Bion's technology was developed to focus on the reduction of environmental impacts from livestock waste first, with renewable energy production an important but secondary benefit of its overall system. Bion's process reduces nutrients (nitrogen and phosphorus) in the waste stream effluent between 70 and 95%+, depending on the level of treatment desired. Bion's technology also reduces ammonia emissions greater than 90% and provides substantially greater reductions than AD for hydrogen sulfide, greenhouse gases, VOCs, and other emissions including odors. Bion's renewable energy approach produces substantially more energy than AD and that energy is in a transportable form and not required to be used or converted to electricity on-site.
The AD process is focused on energy production. It provides essentially no reductions in nitrogen and phosphorus in the effluent and actually increases nutrient solubility, even when compared to land application of untreated manure. The presence of nutrients in dissolved form increases the potential for nutrient runoff after the effluent from the AD process is applied to the land. Along these same lines, AD increases the levels of dissolved ammonia in the waste stream, which produces an increased potential for ammonia emissions that have been shown, in sufficient concentrations, to pose significant potential health risks, as well as contribute to nutrient loading through downwind redeposition of nitrogen. AD does provide reductions of greenhouse gases, hydrogen sulfide, VOCs and odors, but these benefits are a small fraction compared to the control provided by Bion's technology.
From a renewable energy perspective, AD may provide between 25,000 and 30,000 net BTU per dairy cow per day, depending on process design and operation. In most instances, the gas produced by the AD system is combusted on-site in a turbine or internal combustion engine to produce electricity. In most cases, a significant portion of the energy contained in the waste stream is lost in the conversion to electricity. The economics of AD are such that substantial public assistance in the form of grants and subsidies is normally utilized in order to attract investment and implementation.
Bion's comprehensive environmental management system utilizes a combination of mechanical and patented biological processes to produce a cellulose-based solid fuel that reclaims approximately 70,000 net BTU per dairy cow per day -- or about 25.5 MMBTU per year (one MMBTU contains approximately the same amount of energy as one MCF of natural gas). This fuel may then be utilized to provide thermal energy to a steam boiler, replacing the use of natural gas. However, Bion anticipates near-term technology developments in biomass-to-liquids conversion processes that will enable Bion to produce even greater value through conversion of the recovered cellulosic biomass to transportation fuels.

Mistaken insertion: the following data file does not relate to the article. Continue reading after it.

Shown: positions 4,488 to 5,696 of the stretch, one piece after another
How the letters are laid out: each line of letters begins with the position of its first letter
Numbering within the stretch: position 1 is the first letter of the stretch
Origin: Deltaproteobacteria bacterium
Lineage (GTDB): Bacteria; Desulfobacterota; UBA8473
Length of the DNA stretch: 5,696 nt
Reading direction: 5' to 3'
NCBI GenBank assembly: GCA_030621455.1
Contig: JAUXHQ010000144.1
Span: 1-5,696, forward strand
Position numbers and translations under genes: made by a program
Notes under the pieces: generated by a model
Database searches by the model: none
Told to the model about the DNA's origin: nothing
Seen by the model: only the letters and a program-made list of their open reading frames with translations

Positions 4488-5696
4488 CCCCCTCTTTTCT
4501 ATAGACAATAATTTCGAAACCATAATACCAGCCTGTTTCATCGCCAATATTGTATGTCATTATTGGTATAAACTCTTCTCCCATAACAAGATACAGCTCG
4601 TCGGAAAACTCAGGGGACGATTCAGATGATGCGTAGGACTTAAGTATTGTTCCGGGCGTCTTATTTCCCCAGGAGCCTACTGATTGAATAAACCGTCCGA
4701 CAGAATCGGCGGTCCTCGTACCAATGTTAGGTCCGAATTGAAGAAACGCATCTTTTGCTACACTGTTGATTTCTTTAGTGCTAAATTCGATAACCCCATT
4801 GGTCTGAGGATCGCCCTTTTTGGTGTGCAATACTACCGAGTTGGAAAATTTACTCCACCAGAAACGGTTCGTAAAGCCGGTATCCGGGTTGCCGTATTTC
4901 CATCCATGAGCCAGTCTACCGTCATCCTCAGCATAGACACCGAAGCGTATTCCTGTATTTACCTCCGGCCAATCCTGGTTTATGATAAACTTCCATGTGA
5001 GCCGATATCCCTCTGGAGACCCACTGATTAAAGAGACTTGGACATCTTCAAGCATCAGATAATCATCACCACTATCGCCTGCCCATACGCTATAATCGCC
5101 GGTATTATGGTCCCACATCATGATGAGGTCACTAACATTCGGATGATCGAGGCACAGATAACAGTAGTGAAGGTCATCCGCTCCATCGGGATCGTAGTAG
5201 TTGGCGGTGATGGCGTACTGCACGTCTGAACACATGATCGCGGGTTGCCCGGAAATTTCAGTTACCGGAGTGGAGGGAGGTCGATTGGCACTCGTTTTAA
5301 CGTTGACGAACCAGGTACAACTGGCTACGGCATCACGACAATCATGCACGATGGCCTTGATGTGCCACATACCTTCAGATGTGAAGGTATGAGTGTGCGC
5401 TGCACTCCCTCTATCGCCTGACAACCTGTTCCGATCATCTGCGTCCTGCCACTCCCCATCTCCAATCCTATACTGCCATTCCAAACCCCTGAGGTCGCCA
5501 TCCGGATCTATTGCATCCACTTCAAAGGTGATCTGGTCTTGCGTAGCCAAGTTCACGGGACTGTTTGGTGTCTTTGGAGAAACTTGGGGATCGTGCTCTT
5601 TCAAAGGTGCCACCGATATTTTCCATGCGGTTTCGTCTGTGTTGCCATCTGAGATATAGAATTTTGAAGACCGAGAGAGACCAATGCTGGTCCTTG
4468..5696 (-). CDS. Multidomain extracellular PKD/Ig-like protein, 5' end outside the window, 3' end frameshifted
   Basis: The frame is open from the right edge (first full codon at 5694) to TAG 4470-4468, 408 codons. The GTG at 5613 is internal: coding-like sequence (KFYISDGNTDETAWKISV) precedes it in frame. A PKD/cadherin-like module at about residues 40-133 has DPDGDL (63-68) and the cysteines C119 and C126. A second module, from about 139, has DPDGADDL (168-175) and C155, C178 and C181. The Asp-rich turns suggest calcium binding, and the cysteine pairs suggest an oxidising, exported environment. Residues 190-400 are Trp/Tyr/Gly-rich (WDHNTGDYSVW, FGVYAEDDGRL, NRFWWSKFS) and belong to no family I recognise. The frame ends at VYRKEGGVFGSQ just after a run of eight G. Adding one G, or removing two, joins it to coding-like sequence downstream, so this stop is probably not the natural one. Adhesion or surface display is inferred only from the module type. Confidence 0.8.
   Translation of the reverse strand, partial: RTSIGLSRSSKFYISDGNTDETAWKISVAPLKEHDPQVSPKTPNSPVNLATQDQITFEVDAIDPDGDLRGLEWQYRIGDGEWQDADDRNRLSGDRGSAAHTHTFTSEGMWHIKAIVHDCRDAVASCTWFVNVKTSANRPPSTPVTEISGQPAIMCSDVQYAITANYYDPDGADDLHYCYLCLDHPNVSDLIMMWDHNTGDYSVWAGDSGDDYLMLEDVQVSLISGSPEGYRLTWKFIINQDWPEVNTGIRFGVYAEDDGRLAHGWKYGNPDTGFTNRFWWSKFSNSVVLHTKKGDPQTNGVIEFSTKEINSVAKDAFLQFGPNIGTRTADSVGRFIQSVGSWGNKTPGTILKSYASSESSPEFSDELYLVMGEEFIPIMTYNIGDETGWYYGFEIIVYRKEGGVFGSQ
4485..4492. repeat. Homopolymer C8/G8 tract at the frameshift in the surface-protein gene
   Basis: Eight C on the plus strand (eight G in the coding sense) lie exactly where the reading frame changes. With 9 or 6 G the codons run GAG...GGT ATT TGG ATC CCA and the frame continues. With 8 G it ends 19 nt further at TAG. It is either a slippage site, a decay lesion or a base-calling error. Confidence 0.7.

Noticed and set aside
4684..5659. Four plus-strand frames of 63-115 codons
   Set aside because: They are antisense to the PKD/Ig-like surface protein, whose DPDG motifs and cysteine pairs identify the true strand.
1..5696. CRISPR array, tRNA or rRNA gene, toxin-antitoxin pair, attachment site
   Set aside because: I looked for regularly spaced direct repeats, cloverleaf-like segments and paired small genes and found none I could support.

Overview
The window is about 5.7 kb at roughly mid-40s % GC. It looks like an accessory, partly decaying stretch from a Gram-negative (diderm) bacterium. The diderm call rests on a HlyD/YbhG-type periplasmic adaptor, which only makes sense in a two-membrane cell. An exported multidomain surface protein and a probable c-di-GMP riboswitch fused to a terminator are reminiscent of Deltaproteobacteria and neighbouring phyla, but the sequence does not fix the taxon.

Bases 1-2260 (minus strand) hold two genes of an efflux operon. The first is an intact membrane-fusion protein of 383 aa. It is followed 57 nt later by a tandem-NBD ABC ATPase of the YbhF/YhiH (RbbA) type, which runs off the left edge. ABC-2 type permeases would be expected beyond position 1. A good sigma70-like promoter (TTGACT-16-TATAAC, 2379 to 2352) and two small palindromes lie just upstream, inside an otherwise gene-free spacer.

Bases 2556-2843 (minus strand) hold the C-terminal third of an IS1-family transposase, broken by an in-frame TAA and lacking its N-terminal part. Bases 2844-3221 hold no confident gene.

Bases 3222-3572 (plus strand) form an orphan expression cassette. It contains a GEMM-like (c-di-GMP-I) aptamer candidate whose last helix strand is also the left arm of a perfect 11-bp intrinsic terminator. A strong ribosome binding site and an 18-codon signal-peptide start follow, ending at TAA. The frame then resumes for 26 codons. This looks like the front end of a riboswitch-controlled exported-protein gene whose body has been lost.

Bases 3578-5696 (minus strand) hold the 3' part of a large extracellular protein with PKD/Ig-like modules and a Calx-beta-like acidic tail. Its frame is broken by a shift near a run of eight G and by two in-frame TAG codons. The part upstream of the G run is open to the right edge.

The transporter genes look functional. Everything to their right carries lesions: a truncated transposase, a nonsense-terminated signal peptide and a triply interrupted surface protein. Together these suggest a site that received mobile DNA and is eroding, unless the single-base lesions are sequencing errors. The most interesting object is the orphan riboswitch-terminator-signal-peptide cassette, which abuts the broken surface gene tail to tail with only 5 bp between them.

For a detailed comparison of Bion's technology and AD, please visit the company's website at http://www.biontech.com/technology/documents/Bion%20vs%20AD.080613.pdf.
With adequate subsidy, AD provides a biomass to energy solution only in locations where there is sufficient local acreage to spread nutrients and where ammonia and other atmospheric emissions are not a concern. Bion may incorporate AD processes in its own technology platforms to produce energy, but only as part of an overall solution based on Bion's comprehensive environmental management system. However, because AD by itself can only increase the potential for negative nutrient impacts and provides relatively limited environmental benefits across other media, the technology does not support permitting new high-density operations, nor does it represent a solution to existing farms that need to reduce excess nutrients or air emissions. Only Bion has a proven comprehensive management system that can.